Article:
Report: Most Workplace Homicides Happen During Robberies

By | January 25, 2012

What do robberies and healthcare patients have in common? Workplace violence.

While the numbers of workplace homicides and injury-causing assaults have fallen since the 1990s, homicides that do occur in the workplace primarily result from robberies and most assaults at work are committed by healthcare patients, according to a new report published by the National Council on Compensation Inc.

Authored by Tanya Restrepo and Harry Shuford, “Violence in the Workplace” indicates that, contrary to popular opinion, most homicides that occur at a workplace are not committed by a co-worker or a relative who’s gone “postal.” Instead they tend to occur during robberies.

Homicides account for 11 percent of all deaths in the workplace. The rate of homicides due to robberies and other criminal acts has fallen since the late 1990s largely due to a decrease in violent deaths of taxi drivers, but they still account for 69 percent of all workplace fatalities.

Acts of homicide by work associates, a category that includes customers, have increased, mostly due to a rise in violent acts committed by customers.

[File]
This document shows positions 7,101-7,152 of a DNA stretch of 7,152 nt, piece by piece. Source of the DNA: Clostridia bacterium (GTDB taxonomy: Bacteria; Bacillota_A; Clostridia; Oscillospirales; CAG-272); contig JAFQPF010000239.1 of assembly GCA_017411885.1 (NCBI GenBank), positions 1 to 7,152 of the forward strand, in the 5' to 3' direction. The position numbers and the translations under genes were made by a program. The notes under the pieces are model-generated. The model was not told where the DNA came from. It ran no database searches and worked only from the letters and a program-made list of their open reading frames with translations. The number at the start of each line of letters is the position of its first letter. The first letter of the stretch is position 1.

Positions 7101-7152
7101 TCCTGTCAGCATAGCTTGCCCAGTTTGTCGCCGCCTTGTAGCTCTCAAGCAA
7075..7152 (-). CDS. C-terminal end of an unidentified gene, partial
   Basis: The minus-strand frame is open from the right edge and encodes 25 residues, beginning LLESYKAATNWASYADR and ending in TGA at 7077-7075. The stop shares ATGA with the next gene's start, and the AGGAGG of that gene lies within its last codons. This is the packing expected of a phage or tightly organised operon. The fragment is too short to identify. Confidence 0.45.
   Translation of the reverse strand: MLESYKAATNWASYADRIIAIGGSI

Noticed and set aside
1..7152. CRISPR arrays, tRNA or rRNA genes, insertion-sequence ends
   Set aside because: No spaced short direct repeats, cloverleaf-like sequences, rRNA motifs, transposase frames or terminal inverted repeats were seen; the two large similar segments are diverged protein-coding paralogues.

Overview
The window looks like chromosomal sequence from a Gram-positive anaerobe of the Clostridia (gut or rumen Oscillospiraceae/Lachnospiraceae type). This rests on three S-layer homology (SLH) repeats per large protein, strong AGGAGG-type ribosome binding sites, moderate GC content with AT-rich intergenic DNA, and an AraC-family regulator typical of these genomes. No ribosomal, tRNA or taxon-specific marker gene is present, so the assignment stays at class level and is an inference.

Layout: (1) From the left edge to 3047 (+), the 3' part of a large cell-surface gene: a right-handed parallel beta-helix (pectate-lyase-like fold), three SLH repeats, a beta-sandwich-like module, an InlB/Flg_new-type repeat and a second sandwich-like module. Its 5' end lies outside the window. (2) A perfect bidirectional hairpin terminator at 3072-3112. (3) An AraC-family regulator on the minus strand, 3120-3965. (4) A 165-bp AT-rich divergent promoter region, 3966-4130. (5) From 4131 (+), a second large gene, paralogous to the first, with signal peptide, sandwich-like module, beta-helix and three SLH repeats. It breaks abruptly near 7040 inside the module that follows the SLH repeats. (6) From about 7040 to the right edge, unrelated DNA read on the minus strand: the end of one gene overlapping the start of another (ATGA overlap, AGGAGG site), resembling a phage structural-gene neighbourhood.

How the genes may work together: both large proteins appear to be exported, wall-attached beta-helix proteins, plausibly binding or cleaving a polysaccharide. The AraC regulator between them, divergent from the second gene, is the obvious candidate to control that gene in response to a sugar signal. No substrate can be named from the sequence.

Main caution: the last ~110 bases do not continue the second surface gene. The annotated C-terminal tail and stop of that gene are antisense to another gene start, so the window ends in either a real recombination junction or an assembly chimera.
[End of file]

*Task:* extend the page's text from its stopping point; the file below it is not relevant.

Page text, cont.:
The most dangerous occupations in terms of homicide incidence rates in 2009 were service station attendants, barbers, taxi drivers, security guards and lodging managers, according to the report.

The rate of homicide incidents for taxi drivers and chauffeurs fell by more than 50 percent from 16.4 per 100,000 private sector workers in 2003 to 6.8 in 2009.

Assaults at Work

While workplace assaults account for only 2 percent of all workplace injuries, those that do occur commonly happen at a healthcare facility such as residential and long-term care facilities.

Most such assaults — 67 percent of them — are committed by healthcare patients. Coworkers commit just 7 percent of assaults in the workplace and about 23 percent of workplace assaults are committed by someone other than a healthcare patient or coworker.

The most dangerous healthcare facilities in terms of assaults on workers are psychiatric and substance abuse hospitals, which had 75 assaults per 10,000 workers in 2009, other residential care facilities (including things such as group homes for children and youth) with 44.2, and residential mental retardation, mental health and substance abuse facilities with 38.5, according to the researchers.

Nursing care facilities and community care facilities for the elderly also have incidence rates for assaults by persons that are quite high at 15.7 and 13.1, respectively.

Workplace injuries that result from a crime tend to be more severe than injuries resulting from other causes and more likely to involve a fatality. In contrast, the severity of injuries that result from an assault by a coworker or patient is below average, according to the report.

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